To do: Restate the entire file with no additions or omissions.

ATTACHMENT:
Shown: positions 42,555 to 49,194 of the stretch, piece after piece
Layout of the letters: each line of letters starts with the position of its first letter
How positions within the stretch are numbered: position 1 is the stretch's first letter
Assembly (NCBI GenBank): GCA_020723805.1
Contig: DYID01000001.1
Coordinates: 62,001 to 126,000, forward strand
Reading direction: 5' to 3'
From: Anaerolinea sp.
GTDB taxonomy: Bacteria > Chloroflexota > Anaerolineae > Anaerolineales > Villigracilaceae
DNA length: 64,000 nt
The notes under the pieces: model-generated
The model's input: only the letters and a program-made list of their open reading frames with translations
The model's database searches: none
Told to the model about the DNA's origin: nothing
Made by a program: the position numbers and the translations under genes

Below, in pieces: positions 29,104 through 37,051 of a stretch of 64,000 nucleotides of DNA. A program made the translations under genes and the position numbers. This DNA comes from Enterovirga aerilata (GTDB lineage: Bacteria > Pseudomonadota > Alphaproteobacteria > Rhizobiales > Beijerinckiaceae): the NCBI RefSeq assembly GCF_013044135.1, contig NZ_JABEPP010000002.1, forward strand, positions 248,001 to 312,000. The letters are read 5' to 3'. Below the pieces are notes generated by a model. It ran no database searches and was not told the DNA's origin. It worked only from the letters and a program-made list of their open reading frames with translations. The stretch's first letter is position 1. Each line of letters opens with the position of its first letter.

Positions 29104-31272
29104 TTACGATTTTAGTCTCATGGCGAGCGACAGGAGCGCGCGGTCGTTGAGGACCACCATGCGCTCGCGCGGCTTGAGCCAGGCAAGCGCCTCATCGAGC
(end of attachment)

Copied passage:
Shown: positions 42,555 to 49,194 of the stretch, piece after piece
Layout of the letters: each line of letters starts with the position of its first letter
How positions within the stretch are numbered: position 1 is the stretch's first letter
Assembly (NCBI GenBank): GCA_020723805.1
Contig: DYID01000001.1
Coordinates: 62,001 to 126,000, forward strand
Reading direction: 5' to 3'
From: Anaerolinea sp.
GTDB taxonomy: Bacteria > Chloroflexota > Anaerolineae > Anaerolineales > Villigracilaceae
DNA length: 64,000 nt
The notes under the pieces: model-generated
The model's input: only the letters and a program-made list of their open reading frames with translations
The model's database searches: none
Told to the model about the DNA's origin: nothing
Made by a program: the position numbers and the translations under genes

Below, in pieces: positions 29,104 through 37,051 of a stretch of 64,000 nucleotides of DNA. A program made the translations under genes and the position numbers. This DNA comes from Enterovirga aerilata (GTDB lineage: Bacteria > Pseudomonadota > Alphaproteobacteria > Rhizobiales > Beijerinckiaceae): the NCBI RefSeq assembly GCF_013044135.1, contig NZ_JABEPP010000002.1, forward strand, positions 248,001 to 312,000. The letters are read 5' to 3'. Below the pieces are notes generated by a model. It ran no database searches and was not told the DNA's origin. It worked only from the letters and a program-made list of their open reading frames with translations. The stretch's first letter is position 1. Each line of letters opens with the position of its first letter.

Positions 29104-31272
29104 TTACGATTTTAGTCTCATGGCGAGCGACAGGAGCGCGCGGTCGTTGAGGACCACCATGCGCTCGCGCGGCTTGAGCCAGGCAAGCGCCTCATCGAGC